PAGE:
Reckless driving, as defined by New York Law
Driving a commercial motor vehicle (CMV) without a DCL
Driving a CMV without a CDL currently in your possession
Driving a CMV without the appropriate class of CDL
Violating a New York traffic law in connection with a fatal accident
Will a first-time serious violation result in a suspension?
No. A first-time serious violation does not result in disqualification. A second offense within 3 years, however, will result in a 60-day disqualification, while a third offense in 3 years will result in a 120-day disqualification.
The convictions must be from two/three separate incidents
It is important to note that the convictions must be the result of two separate incidents. If the two violations happen at the same time, the 60-day suspension will not be applied. For instance, if a CDL holder is pulled over and the officer issues a ticket for speeding and another for driving without a CDL, this single traffic stop will only be counted as one serious traffic violation.
Major traffic violations
A major traffic violation will result in the immediate disqualification of your CDL. In New York, 6 traffic violations are considered to be major traffic violations as is revealed in discussions on the same at ny-defense.com.
Types of major traffic violations
The 6 types of major traffic violations for commercial drivers in New York are:
Driving under the influence of alcohol or a controlled substance
Refusing to take a chemical test
Prematurely leaving the scene of an accident
Using the vehicle to commit a felony (including manufacturing, distributing, or dispensing a controlled substance)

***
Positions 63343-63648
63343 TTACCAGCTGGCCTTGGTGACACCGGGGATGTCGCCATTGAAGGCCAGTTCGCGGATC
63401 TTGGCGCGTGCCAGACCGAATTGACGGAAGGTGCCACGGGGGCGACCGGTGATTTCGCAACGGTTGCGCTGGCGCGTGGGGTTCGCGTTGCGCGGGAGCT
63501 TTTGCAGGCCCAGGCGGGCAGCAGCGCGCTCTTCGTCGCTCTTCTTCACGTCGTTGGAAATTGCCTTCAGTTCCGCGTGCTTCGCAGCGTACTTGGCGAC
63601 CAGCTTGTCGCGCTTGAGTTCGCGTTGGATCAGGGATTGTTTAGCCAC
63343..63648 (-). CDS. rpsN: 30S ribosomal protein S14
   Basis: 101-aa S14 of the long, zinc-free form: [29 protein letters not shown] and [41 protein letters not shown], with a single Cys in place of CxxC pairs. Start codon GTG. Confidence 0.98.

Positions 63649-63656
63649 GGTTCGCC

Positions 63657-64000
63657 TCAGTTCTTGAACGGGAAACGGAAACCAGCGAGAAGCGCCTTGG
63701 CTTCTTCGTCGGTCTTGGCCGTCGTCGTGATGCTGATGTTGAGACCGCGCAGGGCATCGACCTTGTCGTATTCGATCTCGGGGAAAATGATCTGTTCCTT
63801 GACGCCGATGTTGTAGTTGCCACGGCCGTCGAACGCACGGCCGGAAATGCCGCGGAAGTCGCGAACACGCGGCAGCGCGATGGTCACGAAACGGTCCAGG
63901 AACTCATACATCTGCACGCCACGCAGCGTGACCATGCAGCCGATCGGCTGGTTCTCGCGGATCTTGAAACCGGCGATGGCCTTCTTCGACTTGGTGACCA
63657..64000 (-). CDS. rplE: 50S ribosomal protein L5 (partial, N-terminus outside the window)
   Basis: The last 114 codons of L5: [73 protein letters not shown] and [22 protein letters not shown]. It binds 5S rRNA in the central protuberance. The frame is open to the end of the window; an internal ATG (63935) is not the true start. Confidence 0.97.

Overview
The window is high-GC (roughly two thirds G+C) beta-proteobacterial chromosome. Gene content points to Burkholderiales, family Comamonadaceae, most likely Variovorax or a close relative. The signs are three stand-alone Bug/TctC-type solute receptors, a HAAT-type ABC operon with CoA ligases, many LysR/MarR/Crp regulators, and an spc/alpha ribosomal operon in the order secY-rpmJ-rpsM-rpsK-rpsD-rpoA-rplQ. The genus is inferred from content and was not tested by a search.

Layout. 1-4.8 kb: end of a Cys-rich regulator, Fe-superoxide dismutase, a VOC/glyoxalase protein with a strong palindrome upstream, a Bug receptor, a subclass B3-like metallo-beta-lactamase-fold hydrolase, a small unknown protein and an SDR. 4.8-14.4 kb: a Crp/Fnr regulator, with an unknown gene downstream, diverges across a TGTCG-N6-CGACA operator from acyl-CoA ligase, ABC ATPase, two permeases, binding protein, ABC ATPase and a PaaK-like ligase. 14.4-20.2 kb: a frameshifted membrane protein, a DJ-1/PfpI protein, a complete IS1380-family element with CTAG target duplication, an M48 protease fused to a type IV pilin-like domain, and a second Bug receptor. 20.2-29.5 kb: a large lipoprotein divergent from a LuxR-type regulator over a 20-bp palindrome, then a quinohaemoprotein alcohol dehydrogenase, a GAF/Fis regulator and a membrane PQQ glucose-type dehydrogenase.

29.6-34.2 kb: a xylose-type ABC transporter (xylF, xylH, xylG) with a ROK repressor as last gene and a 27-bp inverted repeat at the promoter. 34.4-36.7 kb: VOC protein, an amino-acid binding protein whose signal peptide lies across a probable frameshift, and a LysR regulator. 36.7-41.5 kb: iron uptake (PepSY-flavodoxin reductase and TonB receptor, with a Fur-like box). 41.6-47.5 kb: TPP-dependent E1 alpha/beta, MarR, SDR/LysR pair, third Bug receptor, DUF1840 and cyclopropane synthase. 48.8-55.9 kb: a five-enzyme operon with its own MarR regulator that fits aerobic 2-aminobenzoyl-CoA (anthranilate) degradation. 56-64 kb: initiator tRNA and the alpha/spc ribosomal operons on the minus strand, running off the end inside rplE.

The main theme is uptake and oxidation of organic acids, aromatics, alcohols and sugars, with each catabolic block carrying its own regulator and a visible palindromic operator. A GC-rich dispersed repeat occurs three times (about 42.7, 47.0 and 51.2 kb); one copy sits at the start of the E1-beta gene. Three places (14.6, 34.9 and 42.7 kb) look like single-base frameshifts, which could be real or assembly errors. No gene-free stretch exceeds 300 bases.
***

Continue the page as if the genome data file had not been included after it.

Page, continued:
Driving under a revoked/suspended/canceled CDL, or during a disqualification period
Negligent operation of a CMV that causes a fatality
Consequences of being convicted of a major traffic violation
For major traffic violations, there is no respite for a first-time offense. A first-time offense results in an automatic 1-year disqualification. If you were transporting hazardous materials, you will face a 3-year disqualification instead. A second violation results in a lifetime disqualification.
Can you appeal a lifetime disqualification?
As pointed out by ny-defense.com, this will depend on what your conviction was for. After 10 years, you may be eligible for reinstatement after receiving a lifetime disqualification, unless you used your vehicle to illegally manufacture, distribute, or dispense a controlled substance, in which case your lifetime disqualification will be permanent.
Railroad-highway grade crossing offenses
If you are operating a commercial motor vehicle and you violate railroad-highway grade crossing laws, disqualifications include 60 days (for the first violation), 120 days (for the second violation), and 1 year (for the third violation).